An OTT Service Is a Lot Like A Burning Building

Posted by Miles Weaver


Picture a house. Now picture it on fire, with people trapped inside it. A happy image, I know, but we need some danger in order to create prioritisation. What’s the thing you save above everything else? I’m willing to bet, unless you’re a special kind of sociopath, that it’s the people. They are the ultimately irreplaceable ‘thing’ (for purposes of this exercise) that everyone would focus on saving. The house can burn to the ground, but keeping the people alive and safe is paramount.

Think more on the burning house. Let’s say it’s your burning house. The people are safe, and the fire service have told you they might be able to save some of the things inside. What do you tell them to rescue from the flames? I imagine you’ll be telling them to save heirlooms, special mementos or bits of furniture that matter to you.

Now, finally, the fire has burned out and this extended metaphor can come to an end. Look at the house. At any point, were you concerned about the actual structure of the building? Did you ever worry if the bricks would make it or if the windows would survive third degree burns? Unless they’re very special windows or bricks, I’m willing to bet you didn’t.

Focus on your Audience

An OTT service should be addressed in exactly the same way as that burning house. The priorities should be exactly the same – people/audience first, they are the most valuable thing. Next up, content, hugely important in the way it makes the house/service unique to you. Finally, the least most important thing; the structure/technology.

OTT services are complex things to build and operate. There is a litany of interdependencies between services, a seemingly never ending list of system management challenges, as well as a ton of simple basics that need to be maintained and improved over time in order to remain competitive (from front end items like HD/4K picture quality, recommendations or metadata management to back end things such as payment and billing, ad integration DRM or encoding).

But these are not the things that make or break a service. They are needed, but they are not as important when it comes to attracting viewers – what they care about is the quality of experience and the content.

It is the content and audience the things that an OTT service provider should be focusing on, because who would know their audience and their tastes better than them? The minutiae of whether or not different technology vendors are integrated and behaving properly is a distraction from them being able to focus on where their expertise lies. At the moment though, the industry generally works with multiple vendors needing to be integrated in order to deliver the kinds of front and back end features needed. This is a problem.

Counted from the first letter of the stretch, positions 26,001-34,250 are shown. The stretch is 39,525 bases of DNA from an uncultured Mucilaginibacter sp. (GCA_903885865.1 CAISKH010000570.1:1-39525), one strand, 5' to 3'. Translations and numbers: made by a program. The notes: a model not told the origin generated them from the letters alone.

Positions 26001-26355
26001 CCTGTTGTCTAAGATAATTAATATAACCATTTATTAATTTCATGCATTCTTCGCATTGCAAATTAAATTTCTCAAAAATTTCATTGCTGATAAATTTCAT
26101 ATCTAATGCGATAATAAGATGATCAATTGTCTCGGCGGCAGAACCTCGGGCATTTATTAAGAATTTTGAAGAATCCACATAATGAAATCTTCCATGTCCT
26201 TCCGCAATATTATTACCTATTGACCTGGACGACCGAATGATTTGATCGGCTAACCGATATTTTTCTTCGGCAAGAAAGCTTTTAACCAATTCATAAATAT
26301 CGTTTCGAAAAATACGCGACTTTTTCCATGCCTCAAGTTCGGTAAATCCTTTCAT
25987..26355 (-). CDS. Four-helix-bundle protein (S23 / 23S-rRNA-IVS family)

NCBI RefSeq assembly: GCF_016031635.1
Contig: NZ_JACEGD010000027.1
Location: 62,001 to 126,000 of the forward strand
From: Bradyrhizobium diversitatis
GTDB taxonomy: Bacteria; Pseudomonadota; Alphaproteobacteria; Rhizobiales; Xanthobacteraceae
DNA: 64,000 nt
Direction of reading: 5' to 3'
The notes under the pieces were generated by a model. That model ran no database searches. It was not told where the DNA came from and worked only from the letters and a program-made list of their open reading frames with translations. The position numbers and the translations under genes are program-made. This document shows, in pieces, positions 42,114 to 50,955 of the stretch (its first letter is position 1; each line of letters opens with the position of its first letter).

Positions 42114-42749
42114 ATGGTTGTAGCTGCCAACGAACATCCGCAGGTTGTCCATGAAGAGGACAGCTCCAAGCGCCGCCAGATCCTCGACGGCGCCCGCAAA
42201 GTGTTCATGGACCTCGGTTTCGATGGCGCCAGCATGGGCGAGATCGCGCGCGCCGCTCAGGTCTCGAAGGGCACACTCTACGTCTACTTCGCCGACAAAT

Naturally, the OTT service provider needs to concern themselves with this, as it’s a headache that is going to affect the quality of their service. But their attention should be focused on the audience and the content, both of which are far more important and valuable than the technology, which is simply a vehicle that gets content to the audience in the fashion that they require (I know hugely I’m simplifying the equation here, but in the eyes of the end user, that’s all it’s useful for). Think of Apple – their brilliance is focussed on creating brilliant pieces of software and hardware, but they leave the manufacturing entirely to someone like FoxConn. It simply isn’t a part of the process that they should be concerning themselves with, and they don’t – they let someone that’s focussed entirely on that aspect handle it.

One Solution Provider or Many?

For years, Piksel’s pedigree was in systems integration and large scale, bespoke solutions. We were exactly as described above – a cog in a larger machine that also managed the integration of many other cogs. We have seen, and have the many scars to prove, how difficult it can be to operate an OTT platform that is stitched together from many different providers.

As a result, we believe that an end to end solution, or as we’ve come to call it ‘OTT in a box’ is the smartest way to go, eliminating the need to become deeply involved in the technology side of things. Think of it like a Huf Haus (the flat packed houses) - everything you need for an OTT service should be available straight out of the box, covering both the back and front.

There’s no need for the service provider to have to figure out how to become an architect or a systems integrator in building of their OTT house. End to end solutions take care of the technology, from start to finish, so they can focus on what matters to the success of their service, that which makes a house a home - the content and the audience.

Want to learn more at NAB or TV Connect?

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Miles Weaver PikselMiles Weaver is Director of Product Marketing at Piksel. Miles is an avid commentator on the digital TV revolution speaking regularly at industry events and being published in The Guardian and Read/Write. Connect with him at @MrMilesWeaver





IMAGE CREDIT: Unsplash / Christian Allard


Topics: Insights, UX, Content, OTT, user experience, OTT in a Box, OTT Service